Almost nine weeks on, the search for flight MH370 has come up with nothing. A robotic sonar-carrying submarine is now searching the seabed 2000 kilometres off Perth, Australia, but after scanning 314 square kilometres, there is still no sign of the jet.
The only hope investigators have of finding out what happened is to find the flight data recorders – often called the black boxes. But what if they have been destroyed or sunk to depths of the southern Indian Ocean that rescue teams cannot reach?
Black box alernative
There may be an alternative. If the wreckage is found, sensors and apps running on passengers’ smartphones could help work out what happened to the flight.
While lithium batteries wouldn’t survive being under water, forensics experts can tease apart microchips and, if necessary, use scanning electron microscopes to probe the data stored in components like solid state memory chips. Indeed, some groups, such as the French air accident investigator BEA, already employ this technology.
For example, earlier this month digital forensics firm 4Discovery of Chicago, Illinois placed a smartphone in a high pressure saltwater chamber at Chicago’s Shedd Aquarium. After a week of immersion, memory chips recovered from the ruined phone by Gillware Data Recovery of Madison, Wisconsin, revealed email, texts, photos and video data hadn’t been lost.
Even the more ordinary functions of phones – audio, picture and video capture – can reveal key accident information. An example was tragically witnessed this week when rescuers retrieved a smartphone from the body of a student who drowned in the 16 April ferry sinking off Jindo, South Korea. A video file on the phone’s memory card could potentially prove what the authorities told the passengers to do as the ship began to sink.
But it is the increasingly sophisticated array of sensors appearing on phones that may make them ever more useful in accident analysis. If a plane’s black boxes are lost or destroyed, the data found in crew or passenger phones might give investigators clues about the history of its airspeed, its direction of flight, its orientation in space and even its cabin air pressure.
Motion, orientation, position
That is because smartphones contain accelerometers that sense motion, gyroscopes that detect orientation, GPS position receivers, and some phones – currently only the Samsung S4 and S5 – even have air pressure sensors, intended to measure altitude for climbers and skydivers.
Magnetometers – which provide positioning information by measuring Earth’s local magnetic field – plus temperature and humidity sensors are beginning to appear in them, too.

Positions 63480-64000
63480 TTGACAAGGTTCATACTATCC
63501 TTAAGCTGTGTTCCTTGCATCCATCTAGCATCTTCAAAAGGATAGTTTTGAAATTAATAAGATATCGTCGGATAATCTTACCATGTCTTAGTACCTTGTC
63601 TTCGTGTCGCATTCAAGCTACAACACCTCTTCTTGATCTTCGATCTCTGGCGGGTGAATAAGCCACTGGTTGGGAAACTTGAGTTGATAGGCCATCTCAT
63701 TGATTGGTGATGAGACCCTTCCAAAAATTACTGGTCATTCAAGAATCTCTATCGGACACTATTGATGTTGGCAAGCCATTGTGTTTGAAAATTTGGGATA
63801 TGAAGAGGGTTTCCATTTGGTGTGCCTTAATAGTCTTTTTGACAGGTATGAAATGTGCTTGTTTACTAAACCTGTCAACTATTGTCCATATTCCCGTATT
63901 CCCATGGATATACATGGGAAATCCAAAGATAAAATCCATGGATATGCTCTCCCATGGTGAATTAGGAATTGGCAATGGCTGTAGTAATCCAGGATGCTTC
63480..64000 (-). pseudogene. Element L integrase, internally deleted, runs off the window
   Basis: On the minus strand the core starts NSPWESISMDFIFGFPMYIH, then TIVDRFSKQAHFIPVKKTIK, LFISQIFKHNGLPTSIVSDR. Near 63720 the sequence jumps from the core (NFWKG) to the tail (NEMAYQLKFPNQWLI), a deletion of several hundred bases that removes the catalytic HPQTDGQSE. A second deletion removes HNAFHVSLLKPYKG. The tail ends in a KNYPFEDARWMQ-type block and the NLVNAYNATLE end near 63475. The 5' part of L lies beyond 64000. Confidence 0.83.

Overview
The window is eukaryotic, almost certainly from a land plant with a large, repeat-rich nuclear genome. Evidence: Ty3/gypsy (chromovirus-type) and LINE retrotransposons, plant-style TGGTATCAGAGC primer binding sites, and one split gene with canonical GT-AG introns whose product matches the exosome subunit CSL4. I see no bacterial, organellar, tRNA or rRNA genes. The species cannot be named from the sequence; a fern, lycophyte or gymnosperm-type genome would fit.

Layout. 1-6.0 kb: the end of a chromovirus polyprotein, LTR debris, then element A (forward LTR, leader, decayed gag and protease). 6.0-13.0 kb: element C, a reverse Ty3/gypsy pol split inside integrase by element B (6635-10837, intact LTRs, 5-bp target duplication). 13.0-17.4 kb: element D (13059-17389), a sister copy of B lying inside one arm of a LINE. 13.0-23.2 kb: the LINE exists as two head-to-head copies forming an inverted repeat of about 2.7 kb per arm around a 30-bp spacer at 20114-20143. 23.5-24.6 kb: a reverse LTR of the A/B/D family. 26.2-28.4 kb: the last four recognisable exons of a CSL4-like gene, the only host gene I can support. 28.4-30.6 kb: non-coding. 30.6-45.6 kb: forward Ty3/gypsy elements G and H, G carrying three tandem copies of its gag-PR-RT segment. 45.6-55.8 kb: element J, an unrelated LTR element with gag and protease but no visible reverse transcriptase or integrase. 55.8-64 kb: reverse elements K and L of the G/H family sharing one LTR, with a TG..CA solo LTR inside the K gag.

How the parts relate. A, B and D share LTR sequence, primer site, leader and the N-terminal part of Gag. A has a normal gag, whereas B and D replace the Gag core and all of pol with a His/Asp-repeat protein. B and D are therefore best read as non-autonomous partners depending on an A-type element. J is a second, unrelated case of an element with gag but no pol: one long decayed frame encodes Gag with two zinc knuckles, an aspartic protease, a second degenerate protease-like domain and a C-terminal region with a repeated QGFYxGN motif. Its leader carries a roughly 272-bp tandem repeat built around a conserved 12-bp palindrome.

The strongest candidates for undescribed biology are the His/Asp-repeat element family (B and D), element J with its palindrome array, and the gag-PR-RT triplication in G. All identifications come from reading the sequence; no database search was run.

Sampo Karjalainen, CEO of the Finnish firm Protogeo that created an activity tracking app called Moves, bought by Facebook last week, says the way apps log data could be useful to investigators. For example, acceleration and gyroscope data is collected by the iPhone 5s even when the main processor is asleep. “That data is then available when an app wants it,” he says.
“So sensing turns of an aircraft, or changes in g-forces, might be doable as these sensors start to collect continuous data. Wearables like wristbands and Google Glass are perfect for this continuous analysis, too,” says Karjalainen.
Chris Hargreaves of the Centre for Forensic Computing and Security in Bedfordshire, UK, thinks using phones in air crash forensics sounds feasible
“I can certainly imagine that some data from mobile and wearable devices could be relevant to an aircraft investigation,” he says. “Digital forensics is not just for cybercrimes but murders, kidnappings and burglaries too – so why not as part of aircraft investigations?”
Simon Steggles, a director of cellphone forensics firm Disklabs in Tamworth, UK, analyses cellphones for the police. He agrees there is a chance that some useful data may be left in a phone’s memory if a passenger on a downed aircraft had been using an app. “If so, there is a good chance we could get something out of it, but we wouldn’t know until it is actually here in our labs as all apps behave differently,” he says.
In-flight gadgets are already used as forensic tools for light aircraft, says Matthew Greaves, head of safety and accident investigation at one of the UK’s major aeronautics schools, Cranfield University near Bedford. “Investigators regularly extract what they can from iPads, helmet cams and even GPS units that weren’t being used. These often record data in the background that is never displayed to the user and can be recovered after an accident.”
One problem he foresees is that smartphones are not certified for the accuracy required in aviation. “With any sensor, its accuracy and how its measurements drift and cope with interference are the issues,” he says. He suspects phones are not up to scratch in that regard, and useful data may be minimal.
However, Greaves says there is a salutary lesson in the way London-based Inmarsat’s engineers traced the route of the stricken flight MH370 by analysing just seven empty data packets the plane sent to a satellite.
“The Inmarsat work has shown that, when the need is there, investigators can make a great deal of very little.”
Syndicated content: Paul Marks, New Scientist